The new car is just great. I had a carrier made for the roof to carry stuff the people are always asking me to take along for them, bags of corn and beans together with the occasional goat. Our tracks are rocky and often deep with sand, but the new car seems to take everything in stride.
Moisan showed up on the front steps of Endulen Mission 20 years ago. Her mother brought her from far in the bush hoping to enroll her in the local primary school. She stayed with us under the care of Mrs. Tropia Mushi. Now, all these years later, Moisan has graduated from high school and is ready to begin junior college. At the celebration last week, Moisan talked of her hopes to become a doctor and work in Maasai country.
Lenkangu also graduated high school last week. Lenkangu showed early on in kindergarden that he would do well in school. As I remember, he was the only student able to count up to 25 in the Swahili language, very different from the Maasai that he spoke at home. Lenkangu is looking for a career in science. Time will tell where he will go with his love of the science laboratory.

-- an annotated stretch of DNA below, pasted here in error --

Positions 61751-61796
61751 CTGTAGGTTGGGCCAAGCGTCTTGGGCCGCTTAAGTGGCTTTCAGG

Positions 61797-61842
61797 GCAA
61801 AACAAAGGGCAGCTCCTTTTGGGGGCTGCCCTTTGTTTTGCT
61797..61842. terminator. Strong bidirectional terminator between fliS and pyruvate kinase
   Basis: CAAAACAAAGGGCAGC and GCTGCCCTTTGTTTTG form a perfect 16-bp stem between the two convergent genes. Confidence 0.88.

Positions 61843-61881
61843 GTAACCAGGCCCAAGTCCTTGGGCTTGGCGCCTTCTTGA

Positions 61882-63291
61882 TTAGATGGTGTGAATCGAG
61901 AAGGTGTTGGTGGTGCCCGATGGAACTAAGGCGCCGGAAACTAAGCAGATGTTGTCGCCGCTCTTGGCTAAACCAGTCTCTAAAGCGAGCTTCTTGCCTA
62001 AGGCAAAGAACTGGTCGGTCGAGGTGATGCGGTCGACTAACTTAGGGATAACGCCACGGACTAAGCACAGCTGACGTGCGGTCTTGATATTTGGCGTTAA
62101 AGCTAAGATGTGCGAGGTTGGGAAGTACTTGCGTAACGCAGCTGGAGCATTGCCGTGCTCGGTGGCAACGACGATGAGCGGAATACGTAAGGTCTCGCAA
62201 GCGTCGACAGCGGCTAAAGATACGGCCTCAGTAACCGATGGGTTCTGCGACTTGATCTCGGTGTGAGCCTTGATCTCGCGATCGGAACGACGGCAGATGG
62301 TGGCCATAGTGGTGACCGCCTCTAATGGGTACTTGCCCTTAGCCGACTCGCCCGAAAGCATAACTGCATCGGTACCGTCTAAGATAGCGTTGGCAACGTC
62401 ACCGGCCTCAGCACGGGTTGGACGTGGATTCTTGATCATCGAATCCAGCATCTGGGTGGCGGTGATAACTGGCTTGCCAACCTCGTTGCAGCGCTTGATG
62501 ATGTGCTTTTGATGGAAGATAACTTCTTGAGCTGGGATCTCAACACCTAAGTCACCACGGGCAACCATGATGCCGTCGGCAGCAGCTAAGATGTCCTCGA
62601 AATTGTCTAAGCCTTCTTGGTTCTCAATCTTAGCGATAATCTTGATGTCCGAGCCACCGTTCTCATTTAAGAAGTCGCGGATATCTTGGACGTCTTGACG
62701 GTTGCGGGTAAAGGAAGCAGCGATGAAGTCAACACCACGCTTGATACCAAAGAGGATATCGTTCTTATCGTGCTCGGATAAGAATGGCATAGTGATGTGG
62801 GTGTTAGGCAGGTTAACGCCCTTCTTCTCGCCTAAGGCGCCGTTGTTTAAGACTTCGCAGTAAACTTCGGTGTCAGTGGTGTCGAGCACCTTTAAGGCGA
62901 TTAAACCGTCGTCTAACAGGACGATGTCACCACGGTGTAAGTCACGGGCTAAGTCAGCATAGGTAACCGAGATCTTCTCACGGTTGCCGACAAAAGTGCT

I am very proud of these two Maasai young people that I have supported and encouraged over the years. They now prepare to begin junior college next year, and I must look for the funds to enable them to continue their studies.
Olbalbal has a brand new shiny car. After mass here at the mission yesterday, 26 people piled in for the eight mile trip for the second service at Ngoile. New springs and shocks got the torture test. Normally, the car should carry 12 including the driver. Here it is very hard to limit the number of passengers. The final passenger yesterday was a very old lady. On being told that there was simply no more room, she crouched down demonstrating how little room she would occupy. She managed to squeeze in.